Eleventh Hour: Making finance work for climate and the environment

By Branch


The World Bank Group, one of the world’s largest sources of funding for developing countries to reduce poverty, increase shared prosperity, and promote sustainable development, is in the process of developing its Evolution Roadmap, which will spell out how the institution will evolve its vision and mission, operating model, and financial capacity.


The planned “evolution” is in recognition that financial and development institutions must do more in addressing the multiple crises faced by the global community, including the interplay of the climate and the debt crises in the world’s most vulnerable developing countries.

Climate change shocks and disasters have already eliminated US$525 billion from climate-vulnerable economies in the past 20 years, according to research commissioned by the V20 Group of Finance Ministers, representing 58 of the world’s most systemically climate-threatened economies.

These historical losses, together with adverse impacts of the Covid-19 pandemic and the climate crisis, have greatly reduced the fiscal space of low and middle-income climate-vulnerable countries to adapt to the warming world, respond to climate disasters, and meet the cost of low-carbon and climate-resilient development.

In fact, a growing proportion of climate-vulnerable countries are already in or at risk of being in a financial crisis.

Institutions under the World Bank Group should provide the Global South with opportunities to course-correct its debt problems while delivering its climate commitments under the Paris Agreement.

At the Evolution Forum held last April 11, 2023 during the spring meetings of the World Bank and the International Monetary Fund, Climate Reality Philippines branch manager Nazrin Castro provided the following inputs to the World Bank Group’s Evolution Roadmap:

First, the Evolution Roadmap cannot illustrate the climate crisis as “trade-offs.”

The climate-fueled risks intensify existing risks so it’s not a trade-off. Climate-resilient and the low-carbon transition safeguards our development.

We need the World Bank to step up and pave the way for an international financial architecture that is fit for climate.

Second, a genuine and ambitious Evolution Roadmap must have clear targets and a timeframe in support of the goals of the Paris Agreement.

The Roadmap should be a manifestation of the World Bank’s pivotal role in the low-carbon transition and driving adaptation and resilience of the world economy.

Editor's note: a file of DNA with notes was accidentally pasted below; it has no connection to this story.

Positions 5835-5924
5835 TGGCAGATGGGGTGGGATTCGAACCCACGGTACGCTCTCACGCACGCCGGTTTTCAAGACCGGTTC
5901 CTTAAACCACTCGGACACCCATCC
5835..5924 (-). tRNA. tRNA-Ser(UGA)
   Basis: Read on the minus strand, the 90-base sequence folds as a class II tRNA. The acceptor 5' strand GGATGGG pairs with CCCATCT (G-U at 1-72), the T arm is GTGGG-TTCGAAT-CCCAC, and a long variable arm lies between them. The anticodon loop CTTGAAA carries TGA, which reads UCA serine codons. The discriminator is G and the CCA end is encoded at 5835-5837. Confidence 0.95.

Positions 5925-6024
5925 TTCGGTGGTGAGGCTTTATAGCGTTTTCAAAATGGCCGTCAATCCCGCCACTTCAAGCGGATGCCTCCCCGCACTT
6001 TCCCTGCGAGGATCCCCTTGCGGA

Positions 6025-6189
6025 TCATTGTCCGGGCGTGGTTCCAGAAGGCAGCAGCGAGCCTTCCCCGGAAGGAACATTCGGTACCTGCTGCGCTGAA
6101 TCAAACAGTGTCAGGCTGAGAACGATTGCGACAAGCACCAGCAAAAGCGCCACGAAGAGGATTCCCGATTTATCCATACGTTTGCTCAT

Recognizing the scale and magnitude of the climate crisis and its intersectionality with other global challenges, it should go beyond proposing technical overhauls and direction setting.

Third, the Evolution Roadmap should include strategies, actions, and policies that underpin the Accra-Marrakech Agenda pushed by the V20 Group.

The Roadmap should include strategies that will (1) provide necessary debt relief to debt-distressed climate-vulnerable developing economies; (2) shift investments away from fossil fuels and other carbon-intensive projects, (3) channel capital flow into low-carbon and climate-resilient investments in debt-ridden and climate-vulnerable countries, and (4) ensure the availability of pre-arranged and anticipatory financial support for the unavoidable loss and damage in the most vulnerable communities. 

Lastly, the Evolution Roadmap should uphold the principle of equity and common but differentiated responsibilities embedded in the Paris Agreement.

We need the institution to help climate-vulnerable countries cope with the impacts of the climate crisis without diminishing its already scarce resources intended to support other critical economic and development strategies in education, public health, nutrition, energy access, and job creation



This article was originally published on The Climate Reality Project Philippines’ weekly column for the Manila Bulletin called Eleventh Hour.

This column serves a digital space to discuss our organization’s work on supporting the country’s just transition into a clean, affordable, and self-sufficient energy system; advancing sustainable urban mobility to highlight the issues of equity and democracy; and raising public awareness about the need to phase out single-use plastics. It also serves as a platform for Pinoy Climate Reality Leaders to share your stories, promote your climate initiatives, and provide critical insights to issues that matter to climate action, environmental protection, and sustainable development.